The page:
6
votes
5answers
508 views

How can I learn the huge source of philosophical jargon?

I am not in university for philosophy, so my reading of, say, Timaeus is only assisted by things like SEP. Reading original texts can already be challenging in terms of jargon--e.g., epistemological, ...
1
vote
3answers
47 views

When we talk about a general concept, we imagine a particular instance

I'm looking to find some resources to read about the following: When we talk about a general concept (the word pencil in "a pencil is made of wood"), we actually have a mental image of a particular ...
13
votes
7answers
793 views

Is music just another language?

In this video (starting around 00:28:30) the interviewer, Bryan Magee, and Noam Chomsky discuss musical composition as a form of thinking without language. But it seems trivial to me that music is a ...
7
votes
5answers
878 views

What is the difference between the “is” of predication and the “is” of identity?

What is the difference between these, the "is" of predication and the "is" of identity? For example, when I say, "my pet is a cat", am I using "is" as an identity or as a predicate?
2
votes
1answer
250 views

Wittgenstein vs Derrida

Derrida and late Wittgenstein challenged the 'traditional' understanding of language. What is similar and what particularly different in their views of language? What materials shall I read, that ...
1
vote
2answers
112 views

Machines vs Chaos of Human Language

Will it ever be possible for machines to understand language the way humans do? It is a famous XKCD comic strip pointing out how "Language isn't a formal system. It is a glorious chaos". It ...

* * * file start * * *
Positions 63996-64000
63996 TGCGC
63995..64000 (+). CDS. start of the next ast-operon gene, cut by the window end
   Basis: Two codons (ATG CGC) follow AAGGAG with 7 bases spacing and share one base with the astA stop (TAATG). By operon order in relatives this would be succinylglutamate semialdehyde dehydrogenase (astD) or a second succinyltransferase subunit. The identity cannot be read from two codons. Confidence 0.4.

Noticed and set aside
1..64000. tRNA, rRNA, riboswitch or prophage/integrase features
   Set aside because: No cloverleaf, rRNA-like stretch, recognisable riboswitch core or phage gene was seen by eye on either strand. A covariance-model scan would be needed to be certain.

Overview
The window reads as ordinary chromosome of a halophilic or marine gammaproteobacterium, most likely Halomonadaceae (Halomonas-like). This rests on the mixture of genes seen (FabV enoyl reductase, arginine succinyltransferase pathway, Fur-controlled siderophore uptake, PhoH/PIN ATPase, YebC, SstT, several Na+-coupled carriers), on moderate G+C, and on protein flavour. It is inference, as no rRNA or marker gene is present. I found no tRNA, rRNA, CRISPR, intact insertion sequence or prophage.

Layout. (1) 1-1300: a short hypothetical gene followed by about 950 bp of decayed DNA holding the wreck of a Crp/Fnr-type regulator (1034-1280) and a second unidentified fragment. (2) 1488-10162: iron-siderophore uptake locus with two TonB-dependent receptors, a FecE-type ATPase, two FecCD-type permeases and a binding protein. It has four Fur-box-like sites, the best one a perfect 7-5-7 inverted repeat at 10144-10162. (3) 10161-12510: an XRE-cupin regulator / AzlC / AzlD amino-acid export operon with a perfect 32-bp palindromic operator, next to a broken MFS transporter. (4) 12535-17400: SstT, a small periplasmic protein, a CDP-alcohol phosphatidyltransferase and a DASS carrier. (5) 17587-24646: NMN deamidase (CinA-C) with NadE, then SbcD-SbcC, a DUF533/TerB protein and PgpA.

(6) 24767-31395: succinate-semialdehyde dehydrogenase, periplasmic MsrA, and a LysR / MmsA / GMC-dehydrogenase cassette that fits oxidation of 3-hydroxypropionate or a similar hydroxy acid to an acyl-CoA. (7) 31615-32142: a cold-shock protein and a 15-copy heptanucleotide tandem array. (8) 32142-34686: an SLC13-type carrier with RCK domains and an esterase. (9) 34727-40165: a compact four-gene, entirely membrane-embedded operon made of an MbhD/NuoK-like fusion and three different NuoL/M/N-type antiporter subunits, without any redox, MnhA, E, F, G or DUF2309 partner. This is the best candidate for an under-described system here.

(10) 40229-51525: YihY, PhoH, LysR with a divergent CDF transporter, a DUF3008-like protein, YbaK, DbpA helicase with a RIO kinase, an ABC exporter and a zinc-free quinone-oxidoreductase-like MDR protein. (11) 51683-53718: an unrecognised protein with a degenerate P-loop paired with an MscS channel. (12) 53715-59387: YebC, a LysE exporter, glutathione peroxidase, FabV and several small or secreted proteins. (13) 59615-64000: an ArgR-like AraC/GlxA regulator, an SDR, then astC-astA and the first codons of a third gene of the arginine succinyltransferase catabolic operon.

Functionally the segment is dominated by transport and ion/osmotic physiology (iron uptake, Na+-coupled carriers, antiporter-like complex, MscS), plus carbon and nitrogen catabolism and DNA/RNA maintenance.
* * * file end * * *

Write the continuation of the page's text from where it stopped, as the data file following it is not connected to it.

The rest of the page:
2
votes
2answers
148 views

Can I truly express my thoughts?

Looking at the Private language argument it occurs to me that Wittgenstein does not really account for the developmental nature of language: Temporal and spacial separation of Speakers will ...
4
votes
1answer
74 views

What theoretical underpinnings, if any, connect Philosophy with Linguistics?

I am curious about any similarities or assumptions even in the two fields that may link them. I suppose formal semantic analyses may be one area (broadly speaking) but perhaps there are others...? I ...
2
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0answers
35 views

Does the concept of Axis Mundi imply the idea of a symmetric universe?

In the mythologies of many cultures the universe is thought to have a center ( i do not mean the geographical concretisations which are obviously not accurate, i mean the philosophical conception ) ...
2
votes
3answers
174 views

What does Frege mean by “Cognitive Significance” in “On Sense and Nominatum”?

I'm reading Frege's "On Sense and Nominatum" and he uses "Cognitive significance", "Genuine Cognition"... I kind of infer from the context of each paragraph what he means with those kinds of phrases ...
3
votes
2answers
67 views

What did C. S. Peirce mean by this remark about the phrase “necessary and sufficient condition”?